This past Friday was an interesting experience. I had long looked forward to a progressive Christian Meetup Group, which had regular thought-provoking movies. But it seemed that every month there was a cancellation, or no one was attending but myself. Not so this Friday.
The movie took place at the enigmatic Center of Light. Equipped with the address, I took the bus to the destination on Oswego Place. And I wandered up and down the street, many times, looking for the address. It was a small street, but there was no Center of Light. Actually, it was a rather dark small street under a freeway overpass. I began to think of how my mom met my dad, wandering around a block looking for the party she'd been invited to by the cutest guy on campus, that she could hear, but never find. (She ended up giving up and ran into my dad in a bar.)
The street in front of me ended in a large building that looked vaguely like an insane asylum. I finally stopped at a neighbor's house, who told me Oswego Place continues on, on the other side of the school. (Not an asylum, it turns out.)
From there it was easy to find the location, and I arrived at the Center of Light. I realized what had happened in the past- I was the only one signing up on Meetup, but there were other attendees- they were just a regular part of the church, which evidently Center of Light is. From descriptions, I'd thought it more of a ministry, devoted to Christian mysticism. But it was a complete church, with collared and black-frocked priests- all women. One of the members described the church as the most open and alternative he'd ever been, and therefore a perfect fit for him. I described my own church, North Seattle Friends, as a good fit for me for the same reasons. (This individual had been to two of the non-Christian Friends Meetings in town, and hadn't even realized that there was a Christian Friends church. He was surprised to hear that we were the original meeting and have been here for over a century.)
Yes, the collared priests, all women, was a little different. Also different was when one came and introduced herself, as Reverend Margaret. I didn't quite hear her, so she repeated herself, "Reverend Margaret". As if Reverend was the first name. I made light of it, saying my name was Jedidiah, and I'm not a reverend. She said, "I know."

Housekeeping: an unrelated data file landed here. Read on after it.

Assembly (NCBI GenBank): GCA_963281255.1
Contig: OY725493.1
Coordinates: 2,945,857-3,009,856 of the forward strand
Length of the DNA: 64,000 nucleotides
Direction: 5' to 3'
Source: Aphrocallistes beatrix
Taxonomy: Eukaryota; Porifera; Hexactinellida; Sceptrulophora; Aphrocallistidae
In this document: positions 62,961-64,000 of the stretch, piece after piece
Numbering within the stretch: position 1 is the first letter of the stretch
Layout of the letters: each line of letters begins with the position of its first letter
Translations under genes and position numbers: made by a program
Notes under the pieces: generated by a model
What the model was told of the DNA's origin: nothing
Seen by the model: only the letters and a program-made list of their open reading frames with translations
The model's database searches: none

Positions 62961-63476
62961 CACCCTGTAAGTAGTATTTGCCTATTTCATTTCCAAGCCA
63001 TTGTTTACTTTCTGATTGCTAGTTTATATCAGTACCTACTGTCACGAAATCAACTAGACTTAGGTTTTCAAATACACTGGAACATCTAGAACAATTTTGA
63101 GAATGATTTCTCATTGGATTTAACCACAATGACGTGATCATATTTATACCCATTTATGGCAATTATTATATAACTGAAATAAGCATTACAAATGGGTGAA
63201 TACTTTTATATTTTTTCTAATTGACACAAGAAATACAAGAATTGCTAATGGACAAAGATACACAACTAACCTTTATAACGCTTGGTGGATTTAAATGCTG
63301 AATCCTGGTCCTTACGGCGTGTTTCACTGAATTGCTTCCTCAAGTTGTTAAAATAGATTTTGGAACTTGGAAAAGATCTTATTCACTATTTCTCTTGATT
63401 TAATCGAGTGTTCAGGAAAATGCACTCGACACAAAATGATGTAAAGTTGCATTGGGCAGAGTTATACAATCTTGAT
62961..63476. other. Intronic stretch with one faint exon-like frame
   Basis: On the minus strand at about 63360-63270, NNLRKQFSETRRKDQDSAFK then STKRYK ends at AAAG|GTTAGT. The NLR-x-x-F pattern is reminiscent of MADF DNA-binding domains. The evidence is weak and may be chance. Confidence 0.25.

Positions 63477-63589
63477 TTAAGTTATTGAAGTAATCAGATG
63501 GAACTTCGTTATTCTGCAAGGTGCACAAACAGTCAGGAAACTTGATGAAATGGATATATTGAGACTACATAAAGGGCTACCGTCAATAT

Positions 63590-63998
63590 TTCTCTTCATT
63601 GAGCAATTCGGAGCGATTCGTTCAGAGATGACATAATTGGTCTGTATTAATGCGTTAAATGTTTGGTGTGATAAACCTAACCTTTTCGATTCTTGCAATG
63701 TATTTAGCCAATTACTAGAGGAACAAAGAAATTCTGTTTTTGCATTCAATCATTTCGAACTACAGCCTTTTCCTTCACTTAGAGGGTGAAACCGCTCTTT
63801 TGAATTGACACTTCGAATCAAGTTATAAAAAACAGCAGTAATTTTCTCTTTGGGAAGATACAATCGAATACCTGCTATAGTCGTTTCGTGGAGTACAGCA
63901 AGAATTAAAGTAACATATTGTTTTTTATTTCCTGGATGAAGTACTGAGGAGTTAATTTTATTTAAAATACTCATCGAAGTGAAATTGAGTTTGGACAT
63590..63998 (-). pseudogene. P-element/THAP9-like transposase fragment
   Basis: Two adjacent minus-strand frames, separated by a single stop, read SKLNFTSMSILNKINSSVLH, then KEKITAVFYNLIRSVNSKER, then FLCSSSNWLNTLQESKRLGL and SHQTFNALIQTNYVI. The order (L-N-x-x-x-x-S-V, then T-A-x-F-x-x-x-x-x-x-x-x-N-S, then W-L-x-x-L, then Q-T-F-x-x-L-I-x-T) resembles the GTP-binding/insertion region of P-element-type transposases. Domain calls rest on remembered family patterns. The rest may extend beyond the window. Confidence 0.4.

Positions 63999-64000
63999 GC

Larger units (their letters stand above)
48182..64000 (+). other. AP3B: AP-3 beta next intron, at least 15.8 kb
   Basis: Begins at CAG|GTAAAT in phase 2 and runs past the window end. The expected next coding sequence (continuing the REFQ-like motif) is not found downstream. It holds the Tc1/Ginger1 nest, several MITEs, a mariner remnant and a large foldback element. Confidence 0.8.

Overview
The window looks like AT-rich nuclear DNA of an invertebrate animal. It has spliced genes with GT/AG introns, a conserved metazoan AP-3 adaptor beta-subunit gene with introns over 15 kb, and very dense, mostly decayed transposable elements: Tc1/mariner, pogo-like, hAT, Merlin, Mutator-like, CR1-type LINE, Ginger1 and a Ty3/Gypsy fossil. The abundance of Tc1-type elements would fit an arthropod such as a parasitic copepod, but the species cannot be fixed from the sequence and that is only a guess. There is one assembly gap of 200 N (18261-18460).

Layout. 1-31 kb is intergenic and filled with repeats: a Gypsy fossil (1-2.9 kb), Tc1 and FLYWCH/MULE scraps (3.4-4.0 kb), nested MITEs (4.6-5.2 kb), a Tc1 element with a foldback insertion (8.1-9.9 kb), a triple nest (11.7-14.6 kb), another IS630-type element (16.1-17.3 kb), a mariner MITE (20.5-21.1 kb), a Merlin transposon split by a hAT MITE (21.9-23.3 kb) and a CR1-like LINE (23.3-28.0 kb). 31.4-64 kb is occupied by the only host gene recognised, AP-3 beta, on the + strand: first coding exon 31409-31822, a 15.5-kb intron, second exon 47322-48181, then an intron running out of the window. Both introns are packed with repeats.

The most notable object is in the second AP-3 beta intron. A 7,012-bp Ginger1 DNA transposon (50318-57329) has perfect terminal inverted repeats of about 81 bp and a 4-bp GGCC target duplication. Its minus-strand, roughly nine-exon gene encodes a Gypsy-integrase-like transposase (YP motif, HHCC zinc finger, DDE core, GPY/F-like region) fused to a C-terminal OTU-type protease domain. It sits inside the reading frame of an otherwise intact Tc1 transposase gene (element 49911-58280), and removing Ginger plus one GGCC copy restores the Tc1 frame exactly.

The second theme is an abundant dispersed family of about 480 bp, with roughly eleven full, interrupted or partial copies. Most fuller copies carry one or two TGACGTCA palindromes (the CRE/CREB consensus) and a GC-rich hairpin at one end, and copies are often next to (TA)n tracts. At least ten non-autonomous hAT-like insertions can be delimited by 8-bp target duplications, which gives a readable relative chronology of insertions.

Then others walked in. They were Brother Paul, and Sister Patty. Deacon Janet and Reverend Linda were already on the couch. Everyone had a title. And so it was all the more conspicuous when Lisa arrived late- greeted without the preformative. Mike also came. Just Mike.
The movie, Peaceful Warrior, was good if you know where you should be coming from. In the genre of Karate Kid, but without the fighting, a wise old sage (Nick Nolte) instructs a young gymnast how to expand his mind. Some of it was a bit off theologically, like that we should empty our minds and stop thinking. It had more of a Buddhist slant to it than the Christian meditative approach of focusing on God. But there were also numerous good lessons in there, that really hit home.
Afterward we had a discussion. Notably lacking in the discussion at this church was any mention of Jesus, or for that matter, God. And throughout the evening, I was getting that prickly feeling that not all was right here- you know, the one you get when you step into the realm of another spirit? When asked my thoughts, I simply shared that I enjoyed the movie, and was appreciating what others had to share. But the discussion was lead in the style of evangelism, like what I've experienced in visiting some cults, like my favorite, the Church of Christ, Boston. (What? You don't have a favorite cult? Everyone should!)
Afterwards I was invited to join them in their Mysticism classes, beginning this Wednesday, but was able to postpone the response, using classic evasive tactics I'd learned from Moroccan culture. They shared their primary books and studies for the classes- devoted to a man and woman I'd never heard of, with no mention of some of the classics like St. Francis, St. John of the Cross, or St. Theresa.
When I got home I wikied the group, with no results. Googling gave me some links, and I finally found them under their primary name, The Order of Christ Sophia. Despite their claim to orthodoxy, they also believe in reincarnation, prayer as magical force, gnostic interpretations of the Bible, and that Jesus was God in the sense that we can all reach the divine. Oh- Mary was God too. Turns out the two people they studied in their classes are their founders, and people progress from visitor to Brother to Deacon to Priest to Master Teacher. And most of the leaders are women, which explains why all the robed people at the meeting were women. They just opened their thirteenth center in various cities in the U.S.
So I won't be visiting again. But what I want to contemplate is the presence of the Light in the midst of such darkness. Nothing I've seen indicates this group is a cult; just a very different religion, in it's nascent form. And yet, I was immensely touched by the film they hosted- a film in itself advocating aberrant religious practices. Two thoughts rose within me as I watched, and continue with me to this day. One was the admonition to live in the moment, to be present in the moment. It brought to mind Paul's command to redeem the moment. I need to do more of that, focusing on the now.
The second thing the guru in the movie said was to realize that we can control nothing. This also resonated deep within me. God is in control of all things, and much of my angst in life is in the thought that this or that event should be controllable, or should bend to my will. In truth, it is not controllable, and often won't go with my will- and much peace is gained in remembering that. This will be my goal to practice in the coming future.